Several growers have already shown interest and want to know more about the lamps and sensors. The HortiTech experts guide the growers. Pim: “We can offer good support by using photos, videos and online conversations. By using sensors, we are even better able to interpret the local situation from a distance. ”

Understanding cultivation strategy

HortiTech is also investigating the influence of LED lighting in cucumber cultivation. Ary: “They were already planted in October, we had to make a lot of adjustments and as a result have already learned a lot. With the data from the sensors, we were able to substantiate that much longer exposure was possible; the plant still liked it. I always see a lot with my 'green eyes' and have experienced that waiting for a while is more profitable. A grower's feeling is often correct, but the change is not always the right one. "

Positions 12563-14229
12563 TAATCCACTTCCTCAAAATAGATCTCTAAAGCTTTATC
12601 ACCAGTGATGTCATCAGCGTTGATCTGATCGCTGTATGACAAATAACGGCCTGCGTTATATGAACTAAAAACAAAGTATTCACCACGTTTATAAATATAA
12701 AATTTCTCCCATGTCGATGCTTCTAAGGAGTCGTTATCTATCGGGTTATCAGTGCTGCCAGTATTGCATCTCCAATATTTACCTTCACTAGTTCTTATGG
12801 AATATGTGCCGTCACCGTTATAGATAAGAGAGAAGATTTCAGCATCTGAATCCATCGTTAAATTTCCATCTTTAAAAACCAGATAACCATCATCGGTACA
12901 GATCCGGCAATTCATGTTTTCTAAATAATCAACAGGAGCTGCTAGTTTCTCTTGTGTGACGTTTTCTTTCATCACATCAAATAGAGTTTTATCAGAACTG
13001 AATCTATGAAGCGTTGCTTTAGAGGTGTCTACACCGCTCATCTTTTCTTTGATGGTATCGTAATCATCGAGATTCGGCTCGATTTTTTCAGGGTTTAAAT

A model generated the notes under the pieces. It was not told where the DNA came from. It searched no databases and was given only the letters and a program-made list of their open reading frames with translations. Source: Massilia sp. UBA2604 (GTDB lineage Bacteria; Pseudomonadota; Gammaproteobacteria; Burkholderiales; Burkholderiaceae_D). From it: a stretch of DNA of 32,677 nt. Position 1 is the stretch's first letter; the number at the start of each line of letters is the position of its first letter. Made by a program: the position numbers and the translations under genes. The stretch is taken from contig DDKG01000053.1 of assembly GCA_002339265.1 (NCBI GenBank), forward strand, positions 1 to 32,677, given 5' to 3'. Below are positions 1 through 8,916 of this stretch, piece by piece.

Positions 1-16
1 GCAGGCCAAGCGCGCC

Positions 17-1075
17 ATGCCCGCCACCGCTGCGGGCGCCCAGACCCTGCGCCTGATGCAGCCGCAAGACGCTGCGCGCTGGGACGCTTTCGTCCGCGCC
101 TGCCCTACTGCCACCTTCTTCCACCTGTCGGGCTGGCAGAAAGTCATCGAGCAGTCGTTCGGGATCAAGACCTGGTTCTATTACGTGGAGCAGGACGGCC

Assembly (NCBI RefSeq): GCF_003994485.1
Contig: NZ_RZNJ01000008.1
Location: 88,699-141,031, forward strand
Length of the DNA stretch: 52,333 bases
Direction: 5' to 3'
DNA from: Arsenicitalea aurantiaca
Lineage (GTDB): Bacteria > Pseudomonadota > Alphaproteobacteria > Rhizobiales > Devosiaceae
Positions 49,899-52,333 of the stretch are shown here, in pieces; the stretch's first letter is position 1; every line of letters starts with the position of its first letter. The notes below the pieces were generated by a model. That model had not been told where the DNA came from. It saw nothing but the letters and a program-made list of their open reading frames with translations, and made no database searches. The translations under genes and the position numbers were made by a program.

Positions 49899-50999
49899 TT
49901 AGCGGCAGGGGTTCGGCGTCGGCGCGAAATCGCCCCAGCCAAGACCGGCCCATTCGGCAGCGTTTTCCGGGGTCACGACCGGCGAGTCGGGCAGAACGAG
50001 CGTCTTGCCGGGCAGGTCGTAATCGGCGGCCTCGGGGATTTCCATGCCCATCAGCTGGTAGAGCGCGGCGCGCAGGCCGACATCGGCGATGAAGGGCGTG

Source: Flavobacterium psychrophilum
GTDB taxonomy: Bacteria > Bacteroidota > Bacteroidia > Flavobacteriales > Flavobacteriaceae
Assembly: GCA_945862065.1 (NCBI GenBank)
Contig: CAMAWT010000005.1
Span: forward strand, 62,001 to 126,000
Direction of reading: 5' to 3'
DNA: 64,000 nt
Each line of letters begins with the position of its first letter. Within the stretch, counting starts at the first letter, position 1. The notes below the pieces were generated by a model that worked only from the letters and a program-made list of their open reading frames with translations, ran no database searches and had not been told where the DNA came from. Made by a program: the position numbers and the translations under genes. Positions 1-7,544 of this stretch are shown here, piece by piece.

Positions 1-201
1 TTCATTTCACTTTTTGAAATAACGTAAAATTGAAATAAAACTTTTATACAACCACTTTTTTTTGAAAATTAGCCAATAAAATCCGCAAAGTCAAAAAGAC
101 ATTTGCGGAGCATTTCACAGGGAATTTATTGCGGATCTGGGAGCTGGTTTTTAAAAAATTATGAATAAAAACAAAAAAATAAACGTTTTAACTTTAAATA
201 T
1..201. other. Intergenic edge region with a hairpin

The sensors are linked to the 30Mhz data platform. Pim: “With the combination of 30Mhz and Sendot sensors, we ensure that we always have insight into the current situation. We can download charts and reports directly. Sendot has full access to the dashboard and all sensor data during this research. ” Ary continues: “In this way we learn from each other how we interpret the data and how we can best represent this for the users. A real win-win situation. ” 

The new cultivation: through data from sensors

Ary: “Sensors can no longer be ignored, this is the future. Nurseries are getting bigger, green fingers are becoming scarcer and physical contact is limited due to the risk of disease. In horticulture we strive for an optimal temperature, moisture and light line and sensors bring this wisdom. ” “From adapting to feeling alone, to adapting to feeling with substantiation. Act not only on the condition of the plant, but also on its efficiency. This takes some getting used to for growers who are used to reacting directly to what they see. This is the new way of growing, Pim concludes